Sabotage Information

“Our minds are built to sabotage information in order to come out ahead in social games.” In The Elephant in the Brain, Kevin Simler and Robin Hanson write about the ways in which we act out of our own self-interest without acknowledging it. We are more selfish, more deceptive, and less altruistic than we would like to admit, even to ourselves. To keep us feeling good about what we do, and to make it easier to put on a benevolent face, our brains seem to deliberately distort information to make us look like we are honest, open, and acting with the best of intentions for everyone.

 

“When big parts of our minds are unaware of how we try to violate social norms, it’s more difficult for others to detect and prosecute those violations. This also makes it harder for us to calculate optimal behaviors, but overall, the trade-off is worth it.” As someone who thinks critically about Stoicism and believes that self-reflection and awareness are keys to success and happiness, this is hard to take in. It suggests that self-awareness is a bigger burden for social success than blissful unawareness. Being deluded about our actions and behaviors, Simler and Hanson suggest, helps us be better political animals and helps us climb the social hierarchy to attain a better mate, more status, and more allies. Self-awareness, their idea suggests, makes us more aware of the lies we tell ourselves about who we are, what we do, and why we do it, and makes it harder for us to lie and get ahead.

 

“Of all the things we might be self-deceived about, the most important are our own motives.” Ultimately, however, I think we will be better off if we can understand why we, and everyone else, believe the things we do and behave the way we do. Turning inward and recognizing how often we hide our motives and deceive ourselves and others about our actions can help us overcome bias. We can start to be more intentional about our decisions and think more critically about what we want to work toward. We don’t have to hate humanity because we lie and hide parts of ourselves from even ourselves, but we can better move through the world if we actually know what is going on. Before we become angry over a news story, before we shell out thousands of dollars for new toys, and before we make overt displays of charity, we can ask ourselves if we are doing something for legitimate reasons, or just to deceive others and appear to be someone who cares deeply about an issue or item. Slowly, we can counteract the negative externalities associated with the brain’s faulty perceptions, and we can at least make our corner of the world a little better.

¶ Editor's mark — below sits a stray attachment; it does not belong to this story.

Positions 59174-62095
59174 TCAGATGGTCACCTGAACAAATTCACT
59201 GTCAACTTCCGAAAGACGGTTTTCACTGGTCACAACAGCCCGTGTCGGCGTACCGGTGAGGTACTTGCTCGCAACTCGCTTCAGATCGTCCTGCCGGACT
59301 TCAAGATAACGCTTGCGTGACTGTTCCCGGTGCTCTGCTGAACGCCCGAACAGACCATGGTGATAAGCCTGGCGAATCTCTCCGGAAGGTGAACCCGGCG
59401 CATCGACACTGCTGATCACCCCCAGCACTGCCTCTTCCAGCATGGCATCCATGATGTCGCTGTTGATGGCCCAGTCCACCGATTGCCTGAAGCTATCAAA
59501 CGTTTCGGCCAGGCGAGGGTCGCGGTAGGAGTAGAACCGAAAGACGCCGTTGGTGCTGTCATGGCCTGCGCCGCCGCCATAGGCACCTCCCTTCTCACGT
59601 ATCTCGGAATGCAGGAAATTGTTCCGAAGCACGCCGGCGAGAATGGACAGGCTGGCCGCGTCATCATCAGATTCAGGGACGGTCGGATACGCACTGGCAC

The Undisguised Consciousness

“The unreal disguise of consciousness serves only to emphasize to me the existence of the undisguised unconsciousness.” Fernando Pessoa wrote this in The Book of Disquiet as he reflected on the way that people thought about and moved through the world around him. What Pessoa noted is that we act and behave as though we are consciously making decisions and guiding our lives while in reality we are often driven by unconscious forces that we are not aware of. For Pessoa, life was an every day struggle. He did not live in desolate poverty or have anything particular terrible happening in his life, but was cognizant of the stories people told about their lives and existence, and he could not bring himself to believe any particular story.

 

It seems like most people, most of the time, are not actually that considerate of the world around them. If we all were more considerate, capitalism would not be elevated in the United States to a quasi-religious stance. We would be able to take action on climate change. We probably would spend less time watching what celebrities were doing, and more time participating in a sport rather than watching and talking about other people playing a sport.

 

“Occasional hints that they might be deluding themselves–that and only that is what most men experience.”